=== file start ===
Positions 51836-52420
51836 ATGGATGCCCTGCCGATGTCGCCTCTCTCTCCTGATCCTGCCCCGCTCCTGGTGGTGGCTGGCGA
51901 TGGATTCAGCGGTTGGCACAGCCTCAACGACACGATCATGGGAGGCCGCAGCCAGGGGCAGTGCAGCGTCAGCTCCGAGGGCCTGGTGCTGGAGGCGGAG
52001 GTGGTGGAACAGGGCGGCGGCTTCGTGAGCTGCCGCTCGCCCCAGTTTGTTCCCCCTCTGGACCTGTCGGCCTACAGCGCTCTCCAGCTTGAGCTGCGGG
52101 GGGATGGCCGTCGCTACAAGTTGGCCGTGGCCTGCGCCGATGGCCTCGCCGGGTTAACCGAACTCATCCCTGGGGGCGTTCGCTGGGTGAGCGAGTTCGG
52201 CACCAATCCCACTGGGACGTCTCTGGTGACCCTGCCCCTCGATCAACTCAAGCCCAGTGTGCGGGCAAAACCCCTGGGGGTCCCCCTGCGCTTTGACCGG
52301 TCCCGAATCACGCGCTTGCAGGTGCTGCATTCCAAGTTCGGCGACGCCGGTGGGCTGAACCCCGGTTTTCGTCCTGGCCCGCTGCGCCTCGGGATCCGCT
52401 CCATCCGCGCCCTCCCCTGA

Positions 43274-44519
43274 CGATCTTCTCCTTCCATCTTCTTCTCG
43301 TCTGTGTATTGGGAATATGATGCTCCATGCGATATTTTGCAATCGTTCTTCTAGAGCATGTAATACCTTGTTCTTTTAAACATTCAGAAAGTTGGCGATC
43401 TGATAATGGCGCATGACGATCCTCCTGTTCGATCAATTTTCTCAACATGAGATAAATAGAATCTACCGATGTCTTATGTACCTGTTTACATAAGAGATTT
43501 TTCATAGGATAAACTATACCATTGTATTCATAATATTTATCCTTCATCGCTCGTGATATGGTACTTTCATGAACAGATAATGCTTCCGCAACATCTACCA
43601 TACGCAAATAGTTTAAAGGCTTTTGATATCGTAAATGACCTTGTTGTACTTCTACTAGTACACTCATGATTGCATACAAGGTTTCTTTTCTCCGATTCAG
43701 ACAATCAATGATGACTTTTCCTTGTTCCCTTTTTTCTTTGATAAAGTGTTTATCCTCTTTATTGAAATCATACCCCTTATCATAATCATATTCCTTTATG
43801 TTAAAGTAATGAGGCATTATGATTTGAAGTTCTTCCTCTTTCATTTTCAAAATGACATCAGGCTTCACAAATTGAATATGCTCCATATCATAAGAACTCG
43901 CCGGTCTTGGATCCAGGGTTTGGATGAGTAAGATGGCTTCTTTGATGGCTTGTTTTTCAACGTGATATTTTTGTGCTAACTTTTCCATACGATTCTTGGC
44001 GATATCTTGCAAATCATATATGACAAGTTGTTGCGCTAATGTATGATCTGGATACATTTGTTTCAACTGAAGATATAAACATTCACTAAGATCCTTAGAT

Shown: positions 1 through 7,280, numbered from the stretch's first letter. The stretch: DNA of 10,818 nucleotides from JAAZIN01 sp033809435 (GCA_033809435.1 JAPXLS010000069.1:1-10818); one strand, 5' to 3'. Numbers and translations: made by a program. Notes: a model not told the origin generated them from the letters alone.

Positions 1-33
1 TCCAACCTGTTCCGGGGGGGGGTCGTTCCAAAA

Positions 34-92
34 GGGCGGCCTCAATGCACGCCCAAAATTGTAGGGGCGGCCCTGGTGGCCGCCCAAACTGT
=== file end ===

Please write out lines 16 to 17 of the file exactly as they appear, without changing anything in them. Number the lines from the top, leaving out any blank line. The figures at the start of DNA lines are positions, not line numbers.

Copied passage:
43801 TTAAAGTAATGAGGCATTATGATTTGAAGTTCTTCCTCTTTCATTTTCAAAATGACATCAGGCTTCACAAATTGAATATGCTCCATATCATAAGAACTCG
43901 CCGGTCTTGGATCCAGGGTTTGGATGAGTAAGATGGCTTCTTTGATGGCTTGTTTTTCAACGTGATATTTTTGTGCTAACTTTTCCATACGATTCTTGGC